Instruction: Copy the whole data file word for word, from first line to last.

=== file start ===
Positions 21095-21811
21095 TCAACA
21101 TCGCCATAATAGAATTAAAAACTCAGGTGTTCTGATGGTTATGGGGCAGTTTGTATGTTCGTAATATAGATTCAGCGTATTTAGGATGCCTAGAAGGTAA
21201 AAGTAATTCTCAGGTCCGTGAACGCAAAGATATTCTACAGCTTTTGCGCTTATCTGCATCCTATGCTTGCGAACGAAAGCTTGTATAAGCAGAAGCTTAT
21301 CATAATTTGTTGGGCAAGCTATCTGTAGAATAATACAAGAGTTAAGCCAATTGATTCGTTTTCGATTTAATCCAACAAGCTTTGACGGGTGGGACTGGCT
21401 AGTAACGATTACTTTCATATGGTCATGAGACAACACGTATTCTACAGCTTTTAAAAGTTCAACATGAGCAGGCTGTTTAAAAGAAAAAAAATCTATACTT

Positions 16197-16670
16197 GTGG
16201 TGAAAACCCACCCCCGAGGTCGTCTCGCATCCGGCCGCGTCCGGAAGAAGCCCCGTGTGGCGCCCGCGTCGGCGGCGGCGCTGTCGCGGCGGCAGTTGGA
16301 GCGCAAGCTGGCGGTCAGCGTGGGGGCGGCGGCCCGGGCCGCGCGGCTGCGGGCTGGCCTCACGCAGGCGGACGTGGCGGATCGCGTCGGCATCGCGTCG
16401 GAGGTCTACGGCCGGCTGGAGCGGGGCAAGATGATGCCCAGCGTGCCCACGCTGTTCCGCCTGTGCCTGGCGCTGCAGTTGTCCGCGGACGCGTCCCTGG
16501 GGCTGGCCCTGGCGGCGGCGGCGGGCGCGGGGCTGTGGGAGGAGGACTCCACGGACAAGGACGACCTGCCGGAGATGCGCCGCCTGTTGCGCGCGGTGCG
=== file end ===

Positions 21095-21811
21095 TCAACA
21101 TCGCCATAATAGAATTAAAAACTCAGGTGTTCTGATGGTTATGGGGCAGTTTGTATGTTCGTAATATAGATTCAGCGTATTTAGGATGCCTAGAAGGTAA
21201 AAGTAATTCTCAGGTCCGTGAACGCAAAGATATTCTACAGCTTTTGCGCTTATCTGCATCCTATGCTTGCGAACGAAAGCTTGTATAAGCAGAAGCTTAT
21301 CATAATTTGTTGGGCAAGCTATCTGTAGAATAATACAAGAGTTAAGCCAATTGATTCGTTTTCGATTTAATCCAACAAGCTTTGACGGGTGGGACTGGCT
21401 AGTAACGATTACTTTCATATGGTCATGAGACAACACGTATTCTACAGCTTTTAAAAGTTCAACATGAGCAGGCTGTTTAAAAGAAAAAAAATCTATACTT

Positions 16197-16670
16197 GTGG
16201 TGAAAACCCACCCCCGAGGTCGTCTCGCATCCGGCCGCGTCCGGAAGAAGCCCCGTGTGGCGCCCGCGTCGGCGGCGGCGCTGTCGCGGCGGCAGTTGGA
16301 GCGCAAGCTGGCGGTCAGCGTGGGGGCGGCGGCCCGGGCCGCGCGGCTGCGGGCTGGCCTCACGCAGGCGGACGTGGCGGATCGCGTCGGCATCGCGTCG
16401 GAGGTCTACGGCCGGCTGGAGCGGGGCAAGATGATGCCCAGCGTGCCCACGCTGTTCCGCCTGTGCCTGGCGCTGCAGTTGTCCGCGGACGCGTCCCTGG
16501 GGCTGGCCCTGGCGGCGGCGGCGGGCGCGGGGCTGTGGGAGGAGGACTCCACGGACAAGGACGACCTGCCGGAGATGCGCCGCCTGTTGCGCGCGGTGCG